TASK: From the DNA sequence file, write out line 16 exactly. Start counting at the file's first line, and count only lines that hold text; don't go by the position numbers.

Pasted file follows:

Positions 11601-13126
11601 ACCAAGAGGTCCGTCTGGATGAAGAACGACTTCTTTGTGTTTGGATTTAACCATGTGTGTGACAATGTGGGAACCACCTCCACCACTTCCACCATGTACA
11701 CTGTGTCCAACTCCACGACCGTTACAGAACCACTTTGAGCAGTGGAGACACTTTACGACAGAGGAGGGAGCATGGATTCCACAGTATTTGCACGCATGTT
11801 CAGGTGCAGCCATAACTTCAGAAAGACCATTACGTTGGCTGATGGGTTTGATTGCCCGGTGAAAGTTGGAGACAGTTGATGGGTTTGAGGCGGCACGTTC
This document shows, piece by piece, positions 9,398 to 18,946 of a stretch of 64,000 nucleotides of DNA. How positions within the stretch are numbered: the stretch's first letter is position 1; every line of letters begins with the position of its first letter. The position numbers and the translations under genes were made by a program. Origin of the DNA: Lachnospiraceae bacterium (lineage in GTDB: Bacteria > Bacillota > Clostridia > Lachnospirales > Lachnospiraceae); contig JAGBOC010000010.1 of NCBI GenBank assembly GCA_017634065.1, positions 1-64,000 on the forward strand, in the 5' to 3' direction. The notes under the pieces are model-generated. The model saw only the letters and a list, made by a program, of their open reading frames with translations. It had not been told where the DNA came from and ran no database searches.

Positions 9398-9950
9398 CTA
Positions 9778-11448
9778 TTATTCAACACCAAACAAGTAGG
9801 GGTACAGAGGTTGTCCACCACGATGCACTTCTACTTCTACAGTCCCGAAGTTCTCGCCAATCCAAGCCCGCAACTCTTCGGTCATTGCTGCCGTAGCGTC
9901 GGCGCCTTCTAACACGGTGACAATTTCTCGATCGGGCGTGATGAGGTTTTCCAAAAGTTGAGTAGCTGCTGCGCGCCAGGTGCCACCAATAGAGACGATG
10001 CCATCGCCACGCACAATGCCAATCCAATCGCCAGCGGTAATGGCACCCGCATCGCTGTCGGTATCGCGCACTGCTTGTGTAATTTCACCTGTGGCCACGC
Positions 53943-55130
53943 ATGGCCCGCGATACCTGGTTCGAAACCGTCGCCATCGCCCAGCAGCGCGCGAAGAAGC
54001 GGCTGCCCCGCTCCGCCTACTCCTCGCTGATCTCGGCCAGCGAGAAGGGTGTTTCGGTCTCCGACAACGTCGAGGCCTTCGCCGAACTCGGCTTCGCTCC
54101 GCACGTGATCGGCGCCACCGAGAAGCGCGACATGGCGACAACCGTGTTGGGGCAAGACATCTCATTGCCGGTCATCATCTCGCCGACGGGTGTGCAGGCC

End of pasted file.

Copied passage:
54101 GCACGTGATCGGCGCCACCGAGAAGCGCGACATGGCGACAACCGTGTTGGGGCAAGACATCTCATTGCCGGTCATCATCTCGCCGACGGGTGTGCAGGCC